"props": { "bind:disabled": "temp.disabled", "on:click": "publish" },
            "component": "Show",
            "props": { "bind:value": "temp.$loading" },
            "slot:true": { "component": "Loader" },
                "component": "Text",
                "props": { "bind:value": "temp.buttonLabel" }

The spec.json file defines things such as the extension’s metadata and permissions. The idea was to base the extension system heavily on the things already existing in Vrite like its API, permission system, or UI components to accelerate development and build stronger foundations.

Templating Syntax

The templating syntax itself was kept minimal and intended to be both understandable for humans and easy to parse for fast UI rendering. To do so, I established a few rules:


All custom JS code was separated into Functions which can be defined in a separate folder and referenced in spec.json via their file name. The functions themselves will run in the sandbox, thanks to which they can securely use all APIs available in the browser, like fetch():

// functions/publish.ts
import { ExtensionContentPieceViewContext } from '@vrite/extensions';

const publish = async (
  context: ExtensionContentPieceViewContext
): Promise<void> => {
  try {
    context.setTemp('$loading', true);

    const response = await fetch('https://extensions.vrite.io/dev', {
      method: 'POST',
      headers: {
        Authorization: `Bearer ${context.token}`,
        'X-Vrite-Extension-Id': context.extensionId,
        'Content-Type': 'application/json',
      body: JSON.stringify({
        contentPieceId: context.contentPiece.id,
    const data = await response.json();
    if (!response.ok || !data.devId) {
      throw new Error("Couldn't publish to Dev.to");
    if (context.data.devId) {
      context.notify({ text: 'Updated on Dev.to', type: 'success' });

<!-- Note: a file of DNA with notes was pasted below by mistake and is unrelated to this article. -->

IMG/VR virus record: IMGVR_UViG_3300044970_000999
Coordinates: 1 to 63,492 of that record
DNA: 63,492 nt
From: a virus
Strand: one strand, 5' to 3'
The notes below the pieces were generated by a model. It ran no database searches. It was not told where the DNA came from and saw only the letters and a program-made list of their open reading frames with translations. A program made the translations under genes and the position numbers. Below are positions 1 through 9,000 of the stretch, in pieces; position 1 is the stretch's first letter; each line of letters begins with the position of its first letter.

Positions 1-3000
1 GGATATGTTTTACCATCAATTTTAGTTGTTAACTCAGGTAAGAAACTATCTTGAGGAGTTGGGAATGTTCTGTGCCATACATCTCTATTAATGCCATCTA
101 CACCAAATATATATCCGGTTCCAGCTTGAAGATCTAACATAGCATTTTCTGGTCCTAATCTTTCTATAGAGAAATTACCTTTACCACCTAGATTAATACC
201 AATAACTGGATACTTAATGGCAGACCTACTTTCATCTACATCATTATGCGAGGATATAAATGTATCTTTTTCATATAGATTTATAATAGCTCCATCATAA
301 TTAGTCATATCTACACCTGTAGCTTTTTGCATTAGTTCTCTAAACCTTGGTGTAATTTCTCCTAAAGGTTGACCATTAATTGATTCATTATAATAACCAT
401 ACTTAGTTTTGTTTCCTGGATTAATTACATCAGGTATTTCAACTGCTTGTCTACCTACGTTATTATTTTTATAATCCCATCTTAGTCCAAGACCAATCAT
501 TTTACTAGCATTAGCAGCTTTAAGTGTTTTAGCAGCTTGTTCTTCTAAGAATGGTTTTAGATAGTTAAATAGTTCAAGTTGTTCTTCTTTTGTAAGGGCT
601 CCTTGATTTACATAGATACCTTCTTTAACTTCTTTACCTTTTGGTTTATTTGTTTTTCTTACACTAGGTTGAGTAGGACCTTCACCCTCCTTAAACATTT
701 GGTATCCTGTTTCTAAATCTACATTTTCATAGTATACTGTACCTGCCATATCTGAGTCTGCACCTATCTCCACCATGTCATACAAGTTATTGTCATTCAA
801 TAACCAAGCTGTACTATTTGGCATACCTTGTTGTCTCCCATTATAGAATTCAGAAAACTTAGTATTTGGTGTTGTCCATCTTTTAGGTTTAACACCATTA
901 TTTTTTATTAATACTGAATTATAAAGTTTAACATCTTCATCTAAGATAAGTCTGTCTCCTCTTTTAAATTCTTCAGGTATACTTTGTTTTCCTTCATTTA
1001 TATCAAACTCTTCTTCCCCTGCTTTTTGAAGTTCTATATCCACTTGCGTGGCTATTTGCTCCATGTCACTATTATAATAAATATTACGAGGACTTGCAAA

} else {
      context.notify({ text: 'Published to Dev.to', type: 'success' });

    if (
      !context.contentPiece.locked &&
      data.devId &&
      data.devId !== context.data.devId
    ) {
      context.setData('devId', data.devId);

      $loading: false,
      buttonLabel: 'Update',
  } catch (error) {
    context.notify({ text: "Couldn't publish to Dev.to", type: 'error' });
    context.setTemp('$loading', false);

export default publish;

All Functions receive context as an input parameter. It gives them access to all the data and tools they need, specific to the context they’re running in. For example, all functions have access to a Vrite API client and token with all the permissions that were specified in spec.json. However, only a function running in contentPieceView has access to the content piece’s metadata (via context.contentPiece) and can read/write custom data related to it (via context.data and context.setData()).

After the function finishes execution, the context is processed, and updated data is sent back to the main frame to update the UI.

In case you need to update the UI dynamically, before the function finishes its execution, e.g. to indicate a loading state, you can prefix the specific custom property name with $, e.g. $loading. Such a property, when updated, will be immediately synced with the UI.